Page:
direct contact Soil. soft tissue MID 1 . otitis. diphtheria Meningitis Streptococci facultative anaerobe Some species ± Pneumococci Diplococci. soil / Breach of skin. direct contact. meningitis UTI. nares / endogenous. skin / endogenous. food poisoning. contact GI tract. sinus / aerosol GI tract / endogenous. pharyngitis.General Phenotypic Classification of Bacteria Gram Positive Bacteria Name Staphylococci Morphology Cocci in grape-like clusters Cocci in pairs. food poisoning Skin. toxic shock Pneumonia. chains Rods. botulism Catheter-related infections. animals / aerosol. joint. lancet shaped Cocci in pairs. endocarditis. air. GI. water. aerosol Oropharynx. nonspore formers Irregular. sporeforming facultative anaerobe facultative anaerobe aerobic Enterococci Yes Bacilli ± Clostridia Rods. bone. catheter-related infections Tetanus. endocarditis. gas gangrene. Transmission Skin. ingestion Skin Types of Infections Soft tissue. catheter-related infections Anthrax. sinusitis. endogenous. aerosol Oropharynx. nonspore forming Rods. form sulfur granules facultative anaerobe facultative anaerobe anaerobic Animals. diarrhea. direct contact. filamentous. chains O2 Requirements facultative anaerobe Commensal Yes Reservoirs / Sites of colonization. food products / Ingestion GI tract / endogenous Yes Skin. spore formers anaerobic Some species Some species No Corynebacterium Listeria Actinomyces Rods.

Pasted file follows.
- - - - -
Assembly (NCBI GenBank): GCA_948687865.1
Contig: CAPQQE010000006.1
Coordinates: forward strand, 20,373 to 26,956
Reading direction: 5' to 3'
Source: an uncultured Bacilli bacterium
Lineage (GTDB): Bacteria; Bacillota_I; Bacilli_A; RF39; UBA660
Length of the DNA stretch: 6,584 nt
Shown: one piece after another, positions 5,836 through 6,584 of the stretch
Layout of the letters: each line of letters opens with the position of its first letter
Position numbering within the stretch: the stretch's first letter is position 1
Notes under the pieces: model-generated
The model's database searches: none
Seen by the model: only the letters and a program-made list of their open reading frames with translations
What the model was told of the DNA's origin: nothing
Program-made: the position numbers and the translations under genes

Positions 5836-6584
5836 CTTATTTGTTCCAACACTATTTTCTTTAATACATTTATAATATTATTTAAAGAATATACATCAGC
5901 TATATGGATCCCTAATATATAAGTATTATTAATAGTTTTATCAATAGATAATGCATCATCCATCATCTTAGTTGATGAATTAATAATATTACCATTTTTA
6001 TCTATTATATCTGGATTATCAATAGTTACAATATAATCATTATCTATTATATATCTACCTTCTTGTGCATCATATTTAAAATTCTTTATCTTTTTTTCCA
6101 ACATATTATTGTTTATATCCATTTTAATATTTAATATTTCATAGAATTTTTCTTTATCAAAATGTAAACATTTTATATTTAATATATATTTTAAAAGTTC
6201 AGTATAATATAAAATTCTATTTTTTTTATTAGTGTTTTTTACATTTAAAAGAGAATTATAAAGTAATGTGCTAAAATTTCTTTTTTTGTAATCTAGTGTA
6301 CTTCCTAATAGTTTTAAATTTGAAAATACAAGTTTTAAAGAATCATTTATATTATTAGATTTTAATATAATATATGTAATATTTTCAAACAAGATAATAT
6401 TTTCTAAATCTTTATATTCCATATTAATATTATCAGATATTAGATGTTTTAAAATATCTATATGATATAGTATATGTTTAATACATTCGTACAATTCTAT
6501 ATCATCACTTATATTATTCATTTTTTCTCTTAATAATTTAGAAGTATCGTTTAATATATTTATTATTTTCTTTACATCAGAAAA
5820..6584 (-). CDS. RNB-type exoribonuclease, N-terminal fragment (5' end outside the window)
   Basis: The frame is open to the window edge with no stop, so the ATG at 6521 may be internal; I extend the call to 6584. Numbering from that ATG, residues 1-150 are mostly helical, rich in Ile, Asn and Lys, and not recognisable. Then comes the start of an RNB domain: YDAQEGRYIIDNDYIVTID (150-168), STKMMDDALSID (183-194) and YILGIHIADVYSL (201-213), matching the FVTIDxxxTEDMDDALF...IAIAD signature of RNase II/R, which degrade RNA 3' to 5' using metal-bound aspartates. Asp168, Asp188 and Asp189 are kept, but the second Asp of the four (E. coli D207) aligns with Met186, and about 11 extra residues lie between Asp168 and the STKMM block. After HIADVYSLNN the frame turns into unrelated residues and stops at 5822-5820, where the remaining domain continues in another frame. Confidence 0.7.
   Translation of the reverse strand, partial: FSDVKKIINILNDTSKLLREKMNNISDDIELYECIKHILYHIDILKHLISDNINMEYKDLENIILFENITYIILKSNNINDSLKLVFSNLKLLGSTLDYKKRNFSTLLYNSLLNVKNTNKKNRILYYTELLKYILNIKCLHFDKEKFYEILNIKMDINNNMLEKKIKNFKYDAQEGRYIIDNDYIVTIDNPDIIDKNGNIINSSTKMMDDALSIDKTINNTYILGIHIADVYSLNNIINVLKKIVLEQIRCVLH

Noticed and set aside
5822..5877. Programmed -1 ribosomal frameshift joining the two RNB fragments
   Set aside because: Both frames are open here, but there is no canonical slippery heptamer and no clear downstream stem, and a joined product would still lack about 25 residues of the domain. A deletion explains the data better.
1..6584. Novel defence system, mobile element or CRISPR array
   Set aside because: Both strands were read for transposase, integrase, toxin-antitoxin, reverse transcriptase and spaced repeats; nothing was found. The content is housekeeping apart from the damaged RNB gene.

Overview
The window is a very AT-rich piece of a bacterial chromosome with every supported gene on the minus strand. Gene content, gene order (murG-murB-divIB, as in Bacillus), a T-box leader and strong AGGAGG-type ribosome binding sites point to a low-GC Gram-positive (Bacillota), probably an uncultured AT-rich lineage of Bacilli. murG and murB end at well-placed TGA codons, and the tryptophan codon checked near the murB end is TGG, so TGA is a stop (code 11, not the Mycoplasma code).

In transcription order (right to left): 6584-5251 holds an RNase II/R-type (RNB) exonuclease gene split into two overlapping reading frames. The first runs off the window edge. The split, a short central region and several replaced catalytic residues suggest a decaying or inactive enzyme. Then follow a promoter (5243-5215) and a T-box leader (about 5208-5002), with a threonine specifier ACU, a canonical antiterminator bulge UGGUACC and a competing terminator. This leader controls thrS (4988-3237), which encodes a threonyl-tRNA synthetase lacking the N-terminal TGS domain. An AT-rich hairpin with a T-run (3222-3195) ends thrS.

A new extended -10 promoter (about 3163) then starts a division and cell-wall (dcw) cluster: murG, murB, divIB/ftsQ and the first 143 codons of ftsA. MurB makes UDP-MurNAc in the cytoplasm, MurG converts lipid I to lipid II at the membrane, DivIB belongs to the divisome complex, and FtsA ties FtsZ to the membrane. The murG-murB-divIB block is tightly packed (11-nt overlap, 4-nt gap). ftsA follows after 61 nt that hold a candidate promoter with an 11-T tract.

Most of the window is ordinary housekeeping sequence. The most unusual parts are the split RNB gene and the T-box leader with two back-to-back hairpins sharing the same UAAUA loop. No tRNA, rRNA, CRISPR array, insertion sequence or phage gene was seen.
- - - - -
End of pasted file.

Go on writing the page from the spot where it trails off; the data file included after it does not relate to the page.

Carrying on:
animals / Endogenous. pleomorphic rods microaeroph ilic microaeroph ilic microaeroph ilic Microaerophilic facultative anaerobe aerobic / microaerophilic No No No No (N. poorly stained Cocci.Gram Negative Bacteria Name Enterobacteriaceae (E. intraabdominal infections Infections in immunocompr omised hosts. sepsis Abscesses. food poisoning. pelvic inflammatory disease Respiratory. lice or fleas? Pseudomon as Vibrio (cholera) Campylobac ter Legionella Rods aerobic No Rods. sinusitis. kidney-bean shaped Coccobacillar ypleomorphic Small. febrile illness Meningitis. aerosol Respiratory tract / Endogenous. fleas. curved shape Rods. water Food / Ingestion of contaminated food Water / Inhalation of aerosol Humans / Sexual . soil / Endogenous. urinary tract. curved shape Rods. salmonella. bacillary angiomatosis Rods facultative anaerobe Some species Rods anaerobic Yes GI tract / Endogenous Water. breach of skin barrier Water / Contaminated food. Transmission GI tract. endocarditis. Bacteremia Pneumonia. aerosol Cats. lice / cat bites. meningitidi s sometimes) Some species Neisseria Hemophilus Bartonella No 6 . Cystic Fibrosis Diarrhea Diarrhea. fecal oral Types of Infections Diarrhea. otitis meningitis Cat scratch disease. klebsiella. coli. shigella) Bacteroides Morphology O2 Requirements Commensal Reservoirs / Sites of colonization.

Rocky Mountain Spotted Fever). rash. Relapsing fever Mycoplasma Rickettsia/ Ehrlichia Nonculturable on routine media Nonculturable on routine media Some species Humans / aerosol Respiratory tract infections No Ticks. spiral shaped on dark field exam Not visible on Gram stain. no cell wall. fleas. ticks Cause a variety of illnesses including systemic vasculitis (e. Acid fast stain positive Not visible on Gram stain. pneumonia MID 1 . Mites/ transmitted from the feces of infected lice. gastric ulcer Mycobacteria aerobic No Lungs / Fomites Tuberculosis Treponemes nonculturable on routine media No Humans / Sexual transmission Syphilis Borrelia nonculturable on routine media No Rodents.g.Miscellaneous Bacteria Name Helicobacter Morphology Not visible on Gram stain helical (corkscrew) shaped Rods. pleomorphic Obligate intracellular (Gram negative but not visible on Gram Stain) O2 Requirements microaerophilic Commen sal Yes Reservoirs / Sites of Colonization. Weakly Gram positive. Transmission Stomach / Endogenous. Ticks / Tick bites Lyme. Fecal-oral Types of Infections peptic ulcer disease. spiral shaped on dark field exam Not visible on Gram stain.